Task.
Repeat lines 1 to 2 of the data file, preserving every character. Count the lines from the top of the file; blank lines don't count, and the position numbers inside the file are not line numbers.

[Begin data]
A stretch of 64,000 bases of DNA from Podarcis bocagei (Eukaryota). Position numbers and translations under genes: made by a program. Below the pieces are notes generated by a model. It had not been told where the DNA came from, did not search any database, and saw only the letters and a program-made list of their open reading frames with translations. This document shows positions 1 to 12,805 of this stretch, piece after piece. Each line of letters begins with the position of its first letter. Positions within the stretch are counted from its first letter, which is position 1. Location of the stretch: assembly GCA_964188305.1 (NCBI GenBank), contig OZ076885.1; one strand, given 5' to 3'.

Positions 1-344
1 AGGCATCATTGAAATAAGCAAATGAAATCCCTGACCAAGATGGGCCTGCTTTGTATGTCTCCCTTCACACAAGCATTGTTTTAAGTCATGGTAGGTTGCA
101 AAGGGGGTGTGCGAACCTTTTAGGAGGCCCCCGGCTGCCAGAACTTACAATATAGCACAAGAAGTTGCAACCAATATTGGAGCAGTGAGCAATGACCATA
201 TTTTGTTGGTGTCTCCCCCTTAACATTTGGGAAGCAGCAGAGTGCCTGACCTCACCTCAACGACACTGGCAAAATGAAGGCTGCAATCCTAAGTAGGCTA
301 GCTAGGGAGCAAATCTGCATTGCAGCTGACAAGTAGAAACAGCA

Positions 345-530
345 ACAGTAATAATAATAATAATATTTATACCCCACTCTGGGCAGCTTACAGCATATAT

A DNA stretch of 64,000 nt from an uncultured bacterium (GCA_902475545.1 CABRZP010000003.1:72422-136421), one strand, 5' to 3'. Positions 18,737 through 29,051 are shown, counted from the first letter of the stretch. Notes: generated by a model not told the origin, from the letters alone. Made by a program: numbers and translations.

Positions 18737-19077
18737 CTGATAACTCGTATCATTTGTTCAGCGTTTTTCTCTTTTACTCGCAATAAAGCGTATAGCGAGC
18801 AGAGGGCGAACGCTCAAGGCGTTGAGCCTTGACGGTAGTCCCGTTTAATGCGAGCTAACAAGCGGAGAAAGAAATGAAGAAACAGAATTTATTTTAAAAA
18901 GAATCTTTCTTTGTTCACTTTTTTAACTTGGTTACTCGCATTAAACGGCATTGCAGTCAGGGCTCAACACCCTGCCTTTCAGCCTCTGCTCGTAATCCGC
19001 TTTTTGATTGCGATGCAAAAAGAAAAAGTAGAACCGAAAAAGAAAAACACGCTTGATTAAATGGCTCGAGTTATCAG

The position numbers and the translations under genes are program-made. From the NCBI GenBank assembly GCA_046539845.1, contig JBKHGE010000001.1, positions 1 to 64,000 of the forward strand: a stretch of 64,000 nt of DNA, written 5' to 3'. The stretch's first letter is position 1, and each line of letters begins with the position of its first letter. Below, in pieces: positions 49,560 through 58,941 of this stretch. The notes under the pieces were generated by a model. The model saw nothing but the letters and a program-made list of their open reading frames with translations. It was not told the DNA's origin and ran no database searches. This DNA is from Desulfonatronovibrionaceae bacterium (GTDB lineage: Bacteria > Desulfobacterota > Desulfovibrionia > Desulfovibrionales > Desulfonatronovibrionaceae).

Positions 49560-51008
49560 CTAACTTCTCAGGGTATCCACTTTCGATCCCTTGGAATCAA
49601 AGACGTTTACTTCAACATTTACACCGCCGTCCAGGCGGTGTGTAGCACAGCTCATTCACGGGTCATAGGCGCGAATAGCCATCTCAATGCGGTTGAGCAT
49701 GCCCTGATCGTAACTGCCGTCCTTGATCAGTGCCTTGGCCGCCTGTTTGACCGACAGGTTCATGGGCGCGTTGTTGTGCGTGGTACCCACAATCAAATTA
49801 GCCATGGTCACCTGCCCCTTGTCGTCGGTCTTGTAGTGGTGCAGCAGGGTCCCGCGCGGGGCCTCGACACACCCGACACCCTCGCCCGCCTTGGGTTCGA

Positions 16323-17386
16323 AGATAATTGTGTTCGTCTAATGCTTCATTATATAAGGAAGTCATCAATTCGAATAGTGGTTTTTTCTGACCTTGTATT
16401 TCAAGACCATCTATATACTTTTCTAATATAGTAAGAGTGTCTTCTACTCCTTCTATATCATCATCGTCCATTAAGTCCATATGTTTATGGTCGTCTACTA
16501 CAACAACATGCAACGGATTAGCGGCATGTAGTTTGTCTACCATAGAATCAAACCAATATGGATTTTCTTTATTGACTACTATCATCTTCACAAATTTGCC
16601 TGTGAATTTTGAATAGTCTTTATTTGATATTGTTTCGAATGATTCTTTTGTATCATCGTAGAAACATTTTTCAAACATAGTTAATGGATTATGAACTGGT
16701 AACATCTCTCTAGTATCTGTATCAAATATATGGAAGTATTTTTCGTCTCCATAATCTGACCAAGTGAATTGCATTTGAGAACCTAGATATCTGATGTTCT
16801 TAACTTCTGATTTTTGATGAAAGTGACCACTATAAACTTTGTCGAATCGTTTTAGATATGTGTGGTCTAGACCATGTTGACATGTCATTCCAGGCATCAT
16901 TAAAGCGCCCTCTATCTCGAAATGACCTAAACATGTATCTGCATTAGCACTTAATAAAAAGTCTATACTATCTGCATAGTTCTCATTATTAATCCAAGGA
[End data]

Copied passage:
A stretch of 64,000 bases of DNA from Podarcis bocagei (Eukaryota). Position numbers and translations under genes: made by a program. Below the pieces are notes generated by a model. It had not been told where the DNA came from, did not search any database, and saw only the letters and a program-made list of their open reading frames with translations. This document shows positions 1 to 12,805 of this stretch, piece after piece. Each line of letters begins with the position of its first letter. Positions within the stretch are counted from its first letter, which is position 1. Location of the stretch: assembly GCA_964188305.1 (NCBI GenBank), contig OZ076885.1; one strand, given 5' to 3'.

Positions 1-344